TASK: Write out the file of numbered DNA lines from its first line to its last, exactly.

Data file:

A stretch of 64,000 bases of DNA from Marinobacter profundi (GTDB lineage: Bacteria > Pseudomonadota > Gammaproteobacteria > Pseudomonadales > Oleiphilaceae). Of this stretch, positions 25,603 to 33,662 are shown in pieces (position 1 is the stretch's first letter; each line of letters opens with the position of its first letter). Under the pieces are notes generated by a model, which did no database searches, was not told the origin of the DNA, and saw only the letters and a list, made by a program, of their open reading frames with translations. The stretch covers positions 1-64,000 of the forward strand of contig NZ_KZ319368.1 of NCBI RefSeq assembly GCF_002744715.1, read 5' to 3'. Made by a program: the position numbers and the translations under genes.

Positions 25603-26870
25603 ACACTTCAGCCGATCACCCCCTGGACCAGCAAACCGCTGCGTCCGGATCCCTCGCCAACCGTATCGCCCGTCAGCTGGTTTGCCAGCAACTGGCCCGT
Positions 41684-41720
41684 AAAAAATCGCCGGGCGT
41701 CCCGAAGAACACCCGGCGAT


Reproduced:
A stretch of 64,000 bases of DNA from Marinobacter profundi (GTDB lineage: Bacteria > Pseudomonadota > Gammaproteobacteria > Pseudomonadales > Oleiphilaceae). Of this stretch, positions 25,603 to 33,662 are shown in pieces (position 1 is the stretch's first letter; each line of letters opens with the position of its first letter). Under the pieces are notes generated by a model, which did no database searches, was not told the origin of the DNA, and saw only the letters and a list, made by a program, of their open reading frames with translations. The stretch covers positions 1-64,000 of the forward strand of contig NZ_KZ319368.1 of NCBI RefSeq assembly GCF_002744715.1, read 5' to 3'. Made by a program: the position numbers and the translations under genes.

Positions 25603-26870
25603 ACACTTCAGCCGATCACCCCCTGGACCAGCAAACCGCTGCGTCCGGATCCCTCGCCAACCGTATCGCCCGTCAGCTGGTTTGCCAGCAACTGGCCCGT
Positions 41684-41720
41684 AAAAAATCGCCGGGCGT
41701 CCCGAAGAACACCCGGCGAT